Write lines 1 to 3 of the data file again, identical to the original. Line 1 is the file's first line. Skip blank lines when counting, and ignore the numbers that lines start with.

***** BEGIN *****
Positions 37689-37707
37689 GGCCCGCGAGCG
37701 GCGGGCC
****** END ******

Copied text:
Positions 37689-37707
37689 GGCCCGCGAGCG
37701 GCGGGCC